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Note: Many topics at this site are reduced versions of the text in "The Encyclopedia of Networking and Telecommunications." Search results will not be as extensive as a search of the book's CD-ROM.
Energy is transmitted in three ways: electromagnetic radiation, conduction, and convection (heat transfer). Because electromagnetic waves do not necessarily need a material medium for transmission, they are used for a wide range of communication, including communication over copper and fiber-optic cable, as well as through water, air, and the vacuum of space.
Electron movement causes electromagnetic radiation. The frequency is the number of oscillations per second of the resulting wave, also called Hz (hertz). The wavelength is the distance between crests in the wave. The higher the frequency, the shorter the wavelength. As outlined in Figure E-2, the length of a wave may be larger than the earth's diameter and smaller than an electron.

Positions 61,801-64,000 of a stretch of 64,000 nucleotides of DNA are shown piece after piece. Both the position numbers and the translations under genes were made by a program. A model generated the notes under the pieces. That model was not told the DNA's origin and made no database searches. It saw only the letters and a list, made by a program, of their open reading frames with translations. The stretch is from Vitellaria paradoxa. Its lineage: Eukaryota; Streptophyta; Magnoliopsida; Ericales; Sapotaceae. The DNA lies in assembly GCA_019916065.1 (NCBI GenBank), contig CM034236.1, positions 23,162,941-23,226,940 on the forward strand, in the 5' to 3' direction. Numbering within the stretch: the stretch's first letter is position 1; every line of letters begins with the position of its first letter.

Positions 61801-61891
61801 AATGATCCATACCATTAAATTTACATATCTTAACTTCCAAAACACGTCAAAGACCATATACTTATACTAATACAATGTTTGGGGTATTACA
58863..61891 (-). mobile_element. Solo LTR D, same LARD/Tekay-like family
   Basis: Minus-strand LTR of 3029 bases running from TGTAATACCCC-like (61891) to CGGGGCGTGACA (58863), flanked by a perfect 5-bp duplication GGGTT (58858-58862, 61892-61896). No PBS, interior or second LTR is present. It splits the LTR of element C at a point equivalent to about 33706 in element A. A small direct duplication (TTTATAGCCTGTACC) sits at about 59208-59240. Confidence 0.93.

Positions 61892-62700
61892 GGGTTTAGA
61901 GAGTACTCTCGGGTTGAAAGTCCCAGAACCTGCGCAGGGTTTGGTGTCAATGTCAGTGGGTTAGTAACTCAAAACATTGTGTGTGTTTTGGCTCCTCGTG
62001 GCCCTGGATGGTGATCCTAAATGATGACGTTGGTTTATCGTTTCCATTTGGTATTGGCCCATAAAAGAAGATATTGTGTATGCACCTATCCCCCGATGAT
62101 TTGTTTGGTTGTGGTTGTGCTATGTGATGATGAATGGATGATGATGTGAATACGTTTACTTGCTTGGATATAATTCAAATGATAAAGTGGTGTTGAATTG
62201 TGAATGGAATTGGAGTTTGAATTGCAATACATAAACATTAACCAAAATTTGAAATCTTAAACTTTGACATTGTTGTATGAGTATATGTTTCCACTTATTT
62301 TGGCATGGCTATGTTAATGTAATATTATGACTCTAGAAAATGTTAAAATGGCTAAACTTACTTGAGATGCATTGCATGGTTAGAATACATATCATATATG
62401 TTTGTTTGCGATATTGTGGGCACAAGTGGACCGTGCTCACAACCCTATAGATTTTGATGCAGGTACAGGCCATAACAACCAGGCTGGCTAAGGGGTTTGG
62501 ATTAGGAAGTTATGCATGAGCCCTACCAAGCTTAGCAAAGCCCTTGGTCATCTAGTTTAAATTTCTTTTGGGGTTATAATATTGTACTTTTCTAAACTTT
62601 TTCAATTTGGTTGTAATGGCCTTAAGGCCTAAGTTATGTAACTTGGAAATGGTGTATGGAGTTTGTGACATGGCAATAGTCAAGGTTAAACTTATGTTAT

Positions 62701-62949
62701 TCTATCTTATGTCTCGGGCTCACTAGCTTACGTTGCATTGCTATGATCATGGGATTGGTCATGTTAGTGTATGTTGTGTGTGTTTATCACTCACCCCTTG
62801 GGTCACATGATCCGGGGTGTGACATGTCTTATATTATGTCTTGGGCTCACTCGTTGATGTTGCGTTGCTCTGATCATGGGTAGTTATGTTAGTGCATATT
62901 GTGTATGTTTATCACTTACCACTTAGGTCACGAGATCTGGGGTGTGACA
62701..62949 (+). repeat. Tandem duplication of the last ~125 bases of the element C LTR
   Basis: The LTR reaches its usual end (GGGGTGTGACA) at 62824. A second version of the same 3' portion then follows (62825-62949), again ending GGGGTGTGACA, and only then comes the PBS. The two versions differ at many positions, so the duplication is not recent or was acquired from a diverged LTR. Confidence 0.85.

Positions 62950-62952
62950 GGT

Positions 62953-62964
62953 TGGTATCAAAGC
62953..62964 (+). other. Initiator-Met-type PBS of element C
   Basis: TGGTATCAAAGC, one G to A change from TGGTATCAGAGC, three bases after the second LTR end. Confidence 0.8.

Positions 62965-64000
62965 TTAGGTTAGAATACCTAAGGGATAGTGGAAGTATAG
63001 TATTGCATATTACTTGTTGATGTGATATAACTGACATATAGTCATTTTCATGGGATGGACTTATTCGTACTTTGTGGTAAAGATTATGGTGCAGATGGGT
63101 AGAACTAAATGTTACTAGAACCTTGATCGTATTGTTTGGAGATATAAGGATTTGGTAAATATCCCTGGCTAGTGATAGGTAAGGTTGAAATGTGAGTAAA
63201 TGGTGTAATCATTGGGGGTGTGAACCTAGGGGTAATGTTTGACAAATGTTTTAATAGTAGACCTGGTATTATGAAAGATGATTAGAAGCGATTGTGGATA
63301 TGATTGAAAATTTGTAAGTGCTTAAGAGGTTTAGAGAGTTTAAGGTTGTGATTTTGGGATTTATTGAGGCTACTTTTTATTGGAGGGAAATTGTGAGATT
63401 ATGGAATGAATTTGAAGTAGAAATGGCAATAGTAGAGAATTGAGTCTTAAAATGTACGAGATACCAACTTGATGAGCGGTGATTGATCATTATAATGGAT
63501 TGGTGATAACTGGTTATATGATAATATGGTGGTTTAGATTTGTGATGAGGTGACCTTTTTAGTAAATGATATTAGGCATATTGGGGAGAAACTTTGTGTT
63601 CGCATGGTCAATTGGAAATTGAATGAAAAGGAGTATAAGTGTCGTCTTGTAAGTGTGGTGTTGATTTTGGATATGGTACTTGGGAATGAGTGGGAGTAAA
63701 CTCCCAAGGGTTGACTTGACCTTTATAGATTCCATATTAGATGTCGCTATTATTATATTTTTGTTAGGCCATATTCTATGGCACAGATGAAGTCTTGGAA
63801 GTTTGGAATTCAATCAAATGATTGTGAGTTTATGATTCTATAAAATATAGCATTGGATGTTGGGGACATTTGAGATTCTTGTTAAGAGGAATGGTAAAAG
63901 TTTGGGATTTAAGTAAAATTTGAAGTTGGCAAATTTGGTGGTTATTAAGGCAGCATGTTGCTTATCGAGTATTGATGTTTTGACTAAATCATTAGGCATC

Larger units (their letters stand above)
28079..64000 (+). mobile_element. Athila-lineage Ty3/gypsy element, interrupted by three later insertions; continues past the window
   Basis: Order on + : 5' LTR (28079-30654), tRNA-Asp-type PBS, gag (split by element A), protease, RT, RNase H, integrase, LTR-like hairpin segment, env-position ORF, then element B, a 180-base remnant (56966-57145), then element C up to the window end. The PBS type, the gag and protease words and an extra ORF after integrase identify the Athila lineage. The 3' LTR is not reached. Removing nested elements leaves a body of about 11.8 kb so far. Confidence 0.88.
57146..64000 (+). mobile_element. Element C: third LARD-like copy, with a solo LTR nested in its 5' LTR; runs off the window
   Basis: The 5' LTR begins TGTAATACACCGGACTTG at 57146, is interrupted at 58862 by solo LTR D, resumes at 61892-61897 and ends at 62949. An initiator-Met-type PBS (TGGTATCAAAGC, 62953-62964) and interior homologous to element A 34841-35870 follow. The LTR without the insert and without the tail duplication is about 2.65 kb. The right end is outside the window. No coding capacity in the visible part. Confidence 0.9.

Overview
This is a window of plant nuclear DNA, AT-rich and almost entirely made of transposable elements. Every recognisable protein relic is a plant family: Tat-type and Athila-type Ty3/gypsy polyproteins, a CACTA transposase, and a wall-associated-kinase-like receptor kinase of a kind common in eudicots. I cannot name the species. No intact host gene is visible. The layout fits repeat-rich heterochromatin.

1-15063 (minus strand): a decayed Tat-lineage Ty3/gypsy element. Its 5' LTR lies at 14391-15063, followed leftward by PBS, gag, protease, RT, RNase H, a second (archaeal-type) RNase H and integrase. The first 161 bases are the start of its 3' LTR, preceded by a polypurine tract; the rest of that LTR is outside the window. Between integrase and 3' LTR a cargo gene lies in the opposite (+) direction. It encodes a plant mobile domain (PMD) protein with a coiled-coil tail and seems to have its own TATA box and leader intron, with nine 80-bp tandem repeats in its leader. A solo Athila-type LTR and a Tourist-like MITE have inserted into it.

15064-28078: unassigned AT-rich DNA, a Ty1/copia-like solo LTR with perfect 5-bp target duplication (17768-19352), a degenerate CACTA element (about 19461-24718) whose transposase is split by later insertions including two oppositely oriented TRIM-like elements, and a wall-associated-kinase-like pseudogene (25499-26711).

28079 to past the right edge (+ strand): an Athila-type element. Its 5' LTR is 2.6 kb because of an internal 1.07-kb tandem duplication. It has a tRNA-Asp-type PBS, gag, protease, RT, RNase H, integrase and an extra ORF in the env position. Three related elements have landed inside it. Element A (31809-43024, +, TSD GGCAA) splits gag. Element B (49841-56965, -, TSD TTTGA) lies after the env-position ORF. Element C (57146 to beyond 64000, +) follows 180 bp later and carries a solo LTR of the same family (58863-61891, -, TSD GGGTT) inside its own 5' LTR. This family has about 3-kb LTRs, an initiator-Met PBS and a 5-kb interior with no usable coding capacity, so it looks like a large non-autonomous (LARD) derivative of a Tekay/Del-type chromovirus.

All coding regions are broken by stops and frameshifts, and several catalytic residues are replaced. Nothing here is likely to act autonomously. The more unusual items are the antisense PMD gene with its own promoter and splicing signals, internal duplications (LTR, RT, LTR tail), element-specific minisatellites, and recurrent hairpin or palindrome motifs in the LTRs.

ANCHOR HERE: Figure 2 (see book)
Wireless systems use specific bands in the radio, microwave, and infrared range, as shown in Figure E-2. The spectrum is allocated by governments and international organizations. In the United States, the FCC allocates the spectrum and sells it at auctions to companies that want to operate communication services in designated markets. Spectrum allocation is designed to prevent overlapping signals and interference. In fact, interference still occurs. Devices like microwave ovens, wireless LANs, and cellular phones operate in the same frequency. Some common frequency allocations are listed in the following table.
Note that this topic continues in "The Encyclopedia of Networking and Telecommunications."
Copyright (c) 2001 Tom Sheldon and Big Sur Multimedia.